American Go E-Journal

Why We Play: Adam Chase 6k

Monday July 15, 2019

Age: 28

Lives in: Sun Prairie, Wisconsin

Home Club: Madison Go Club

Years playing go: Since freshman year of high school

Favorite thing about go: “Moments of inspiration, complicated problems. Sometimes I’m very lucky and I can think out a 40 move sequence and my opponent acts exactly how I want them to and I somehow kill a whole group and change the entire board from being even to 100 points in my favor.” This is Adam’s first Go Congress.
– Samantha Fede

U.S. Go Congress Tournaments Recap: Day 2

Monday July 15, 2019

US Go Congress Tournament Schedule: Monday 7/15
9:00a: US Open, round 2; US Open Masters Division, round 3
1:00p: Senior Tournament, round 2
3:00p: Women’s Tournament, round 2
7:00p: 13×13 Tournament

Lightning Tournament
Over 60 players filled the main playing area Sunday night and stones flew from bowls to the board with lightning speed, players raced the clocks and fought to make it to the endgame with enough time to play with a semblance of reason. Expect a new rule next year from TD Keith Arnold: “If both clocks are out you both lose!” Playoffs will continue throughout the week.
Table winners: Taiga Takahashi 25k Tanya Perez Lopez 18k Brad Caber 13k, Ken Schatten 7k, Teus Tsai 6k, Billy Maier 3k, Ben Gunby 2k, Jerry Jaffe 1d, Cong Chen 1d, Daichi Takahashi 5d, Tyler Oyakawa 5d, Shixing Li 5d.

-report by Karoline Li, Tournaments Bureau Chief; photo by Chris Garlock

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Yongfei Ge edges out Mark Lee in Masters before huge Twitch audience

Sunday July 14, 2019

In a dramatic game that drew over 90,000 views on the AGA’s Twitch stream — and an average of over 7,400 viewers — Yongfei Ge (left) edged out Mark Lee by 1.5 points in Round 2 of the Masters Tournament at the 2019 U.S. Go Congress on Sunday night. Lee, whose U.S. tournament record is 75-5, was heavily favored in the championship, and had come from behind to win his first-round game against Jeremy Chiu. But he got in trouble again in his game against Ge, with a floating eyeless group that seemed to have nowhere to run. Lee fought back steadily, saving half the group and catching up slowly but surely, however, Ge kept the pressure on just as steadily and in the end Lee came up just short. Ryan Li 1P, who provided the game commentary with host Julie Burrall, said that Lee’s upset opens up the field, potentially making this year’s Masters one of the most interesting yet. Round 3 is Monday at 10a EDT, with live commentary on the AGA’s Twitch stream.
2-0 winners: Eric Lui, Yongfei Ge, Aaron Ye, An Chen and Nyu Eiko.
– report/photos by Chris Garlock

New York City team wins the Pandanet AGA City League Finals

Sunday July 14, 2019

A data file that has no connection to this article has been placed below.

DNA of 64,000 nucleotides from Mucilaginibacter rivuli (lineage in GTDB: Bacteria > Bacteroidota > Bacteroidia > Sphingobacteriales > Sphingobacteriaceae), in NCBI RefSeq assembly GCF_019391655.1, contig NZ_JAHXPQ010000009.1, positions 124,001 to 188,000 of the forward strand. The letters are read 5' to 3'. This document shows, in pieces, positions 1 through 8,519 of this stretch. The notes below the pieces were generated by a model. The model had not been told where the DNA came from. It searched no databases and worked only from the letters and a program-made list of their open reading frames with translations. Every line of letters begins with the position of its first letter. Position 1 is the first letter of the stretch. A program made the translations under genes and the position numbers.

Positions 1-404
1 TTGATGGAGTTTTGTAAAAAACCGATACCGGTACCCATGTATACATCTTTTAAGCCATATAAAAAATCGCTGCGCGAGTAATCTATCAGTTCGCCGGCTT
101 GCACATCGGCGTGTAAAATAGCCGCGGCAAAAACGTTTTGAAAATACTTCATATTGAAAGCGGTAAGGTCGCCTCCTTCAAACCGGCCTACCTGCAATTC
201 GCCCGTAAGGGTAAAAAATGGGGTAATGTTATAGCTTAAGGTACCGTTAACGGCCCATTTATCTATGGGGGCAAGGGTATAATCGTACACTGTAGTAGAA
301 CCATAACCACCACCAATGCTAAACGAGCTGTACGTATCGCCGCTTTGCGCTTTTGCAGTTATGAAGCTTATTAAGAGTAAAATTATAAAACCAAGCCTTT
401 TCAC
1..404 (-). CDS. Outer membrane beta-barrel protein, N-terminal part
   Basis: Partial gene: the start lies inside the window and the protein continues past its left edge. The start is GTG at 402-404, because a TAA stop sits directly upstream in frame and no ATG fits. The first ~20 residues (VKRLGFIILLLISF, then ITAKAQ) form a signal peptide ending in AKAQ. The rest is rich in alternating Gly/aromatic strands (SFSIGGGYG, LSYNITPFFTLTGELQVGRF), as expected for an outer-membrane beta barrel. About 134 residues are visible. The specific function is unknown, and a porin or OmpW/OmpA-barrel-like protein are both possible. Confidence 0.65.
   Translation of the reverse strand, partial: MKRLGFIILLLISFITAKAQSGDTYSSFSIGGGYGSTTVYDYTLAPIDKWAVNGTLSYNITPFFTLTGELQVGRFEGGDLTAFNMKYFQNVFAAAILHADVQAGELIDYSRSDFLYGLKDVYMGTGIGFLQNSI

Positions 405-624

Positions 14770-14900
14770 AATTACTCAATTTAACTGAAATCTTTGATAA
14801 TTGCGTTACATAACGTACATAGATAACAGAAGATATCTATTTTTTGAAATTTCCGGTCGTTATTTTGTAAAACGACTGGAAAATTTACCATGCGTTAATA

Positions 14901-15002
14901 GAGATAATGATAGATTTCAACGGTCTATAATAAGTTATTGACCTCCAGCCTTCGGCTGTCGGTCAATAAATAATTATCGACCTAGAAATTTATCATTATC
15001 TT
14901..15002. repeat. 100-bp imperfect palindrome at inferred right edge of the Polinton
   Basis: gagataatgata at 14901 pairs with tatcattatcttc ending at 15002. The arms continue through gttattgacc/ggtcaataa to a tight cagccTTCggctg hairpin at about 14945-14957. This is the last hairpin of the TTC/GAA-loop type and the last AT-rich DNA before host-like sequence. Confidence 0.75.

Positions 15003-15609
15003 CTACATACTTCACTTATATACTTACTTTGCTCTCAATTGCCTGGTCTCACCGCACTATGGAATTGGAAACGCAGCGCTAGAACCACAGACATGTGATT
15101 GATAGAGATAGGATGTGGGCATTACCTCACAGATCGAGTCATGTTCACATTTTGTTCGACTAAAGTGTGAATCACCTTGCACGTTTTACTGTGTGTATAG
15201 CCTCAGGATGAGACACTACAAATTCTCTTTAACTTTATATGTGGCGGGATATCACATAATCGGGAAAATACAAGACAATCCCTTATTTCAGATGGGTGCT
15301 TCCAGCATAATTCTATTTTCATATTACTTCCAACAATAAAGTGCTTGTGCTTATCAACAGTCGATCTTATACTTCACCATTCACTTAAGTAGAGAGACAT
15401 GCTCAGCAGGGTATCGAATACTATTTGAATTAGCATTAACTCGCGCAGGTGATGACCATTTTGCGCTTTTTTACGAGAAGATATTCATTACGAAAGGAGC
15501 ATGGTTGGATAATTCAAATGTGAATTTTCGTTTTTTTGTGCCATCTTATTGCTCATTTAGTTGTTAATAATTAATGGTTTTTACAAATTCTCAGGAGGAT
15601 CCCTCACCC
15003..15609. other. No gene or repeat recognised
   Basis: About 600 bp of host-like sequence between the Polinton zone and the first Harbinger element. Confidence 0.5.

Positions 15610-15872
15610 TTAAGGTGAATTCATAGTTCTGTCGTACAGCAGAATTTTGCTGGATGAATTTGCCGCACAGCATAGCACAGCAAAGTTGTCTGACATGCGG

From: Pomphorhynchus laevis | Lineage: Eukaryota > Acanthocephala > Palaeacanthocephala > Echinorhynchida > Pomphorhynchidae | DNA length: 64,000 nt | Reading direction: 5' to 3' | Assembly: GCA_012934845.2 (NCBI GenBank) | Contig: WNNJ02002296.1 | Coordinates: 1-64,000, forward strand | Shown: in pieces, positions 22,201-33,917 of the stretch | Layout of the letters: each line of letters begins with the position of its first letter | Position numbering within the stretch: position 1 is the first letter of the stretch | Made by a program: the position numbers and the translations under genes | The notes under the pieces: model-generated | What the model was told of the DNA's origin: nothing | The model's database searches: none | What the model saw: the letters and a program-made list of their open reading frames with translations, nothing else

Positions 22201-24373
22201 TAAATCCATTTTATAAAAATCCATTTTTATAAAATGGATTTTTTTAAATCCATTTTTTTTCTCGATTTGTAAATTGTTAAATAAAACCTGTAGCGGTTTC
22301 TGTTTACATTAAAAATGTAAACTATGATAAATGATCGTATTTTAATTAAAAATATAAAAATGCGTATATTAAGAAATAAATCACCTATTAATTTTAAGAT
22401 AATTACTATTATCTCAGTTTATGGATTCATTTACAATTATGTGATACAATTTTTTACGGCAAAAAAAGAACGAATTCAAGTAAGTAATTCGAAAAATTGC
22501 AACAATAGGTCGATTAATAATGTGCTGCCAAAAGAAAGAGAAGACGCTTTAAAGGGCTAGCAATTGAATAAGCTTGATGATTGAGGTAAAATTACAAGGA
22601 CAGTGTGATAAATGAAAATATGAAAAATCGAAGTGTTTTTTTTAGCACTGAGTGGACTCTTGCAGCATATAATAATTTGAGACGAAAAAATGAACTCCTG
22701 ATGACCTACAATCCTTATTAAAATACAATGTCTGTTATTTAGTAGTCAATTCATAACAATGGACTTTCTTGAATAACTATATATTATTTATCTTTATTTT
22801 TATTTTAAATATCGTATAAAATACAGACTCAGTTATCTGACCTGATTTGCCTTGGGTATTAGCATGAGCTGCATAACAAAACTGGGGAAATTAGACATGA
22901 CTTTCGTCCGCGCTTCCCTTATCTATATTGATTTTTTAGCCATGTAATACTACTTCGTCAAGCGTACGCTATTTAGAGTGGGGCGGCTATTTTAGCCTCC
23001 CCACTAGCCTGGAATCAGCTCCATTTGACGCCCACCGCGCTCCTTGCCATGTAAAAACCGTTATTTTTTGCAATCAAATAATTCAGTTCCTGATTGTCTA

The New York City team swept all three games against the Greater Washington team in the finals at the US Go Congress on Saturday. Ryan Li 1p def Tim Song 1p on Board 1, Hanchen Zhang 1p def Eric Lui 1p on Board 2, Stephanie Yin 1p def Yuan Zhou 7d on Board 3. New York City and Greater Washington were playing each other in the finals for the second year and for the second consecutive year New York City shut out Greater Washington, which has been in the finals for five of the seven years of the tournament. The full results for this tournament can be found on the Pandanet site . Game records are linked above.

U.S. Go Congress Tournaments Recap: Day 1

Sunday July 14, 2019

US Go Congress Tournament Schedule: Sunday 7/14
9:00a: US Open, round 1; US Open Masters Division, round 1 & 2
1:00p: Self-paired tournament begins; Senior Tournament, round 1
3:00p: Women’s Tournament, round 1
7:00p: US Open Masters, round 1; Lightning Tournament

9×9 Tournament
Players met on tiny fields of battle to kick off the 35th US Go Congress with the 9×9 tournament Sunday night following opening ceremonies. Games were competitive with 30 dan level players and 46 kyu and wraped up close to 11:00 pm. “Table winners will be paired up throughout the next couple of days until we’ve crowned the kyu and dan quarter board champions,” says TD Pete Schumer.

-report by Karoline Li, Tournaments Bureau Chief

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Congress at Sunset

Sunday July 14, 2019

by Samantha Fede
You’ve read about the exciting tournament action. You’ve watched the top boards and streamed the commentary. You’ve heard of the simuls and game commentaries and lectures. But Go Congress is about more than just the game. It’s a place to make new friends and see old ones. That may sound corny, but it’s the reason that I come back year after year. This year is shaping up to be a particularly relaxing experience. Congress Director Dave Weimer did an excellent job selecting an amazing lake-front venue. The first floor of the Memorial Union, where most of the Congress activities take place, includes Der Rathskeller (German for “basement of a town hall”). Decorated like a German beer hall, this sprawling venue spills out onto a terrace overlooking sparkling Lake Mendota . After the opening ceremony Saturday night, many attendees joined the crowd of locals to cluster around tables and pitchers of local beer. I sat with some old friends, like Congress Coordinator Lisa Scott and Brady Daniels of “Brady’s Blunders,” as well as new friends like Congress IT volunteer Greg Steltenpohl and first-time attendee Max Peterson. We watched the spectacular sunset turn the sky pink and purple while live music played on the waterfront stage. As it got dark, Jennie Shen 2p observed fireflies flicker around the trees and friends finishing the 9×9 tournament pulled up chairs. The day had been hot, but a cool breeze off the water made us forget any lingering worries. Every year, each Congress location has its charms; this year is downright magical.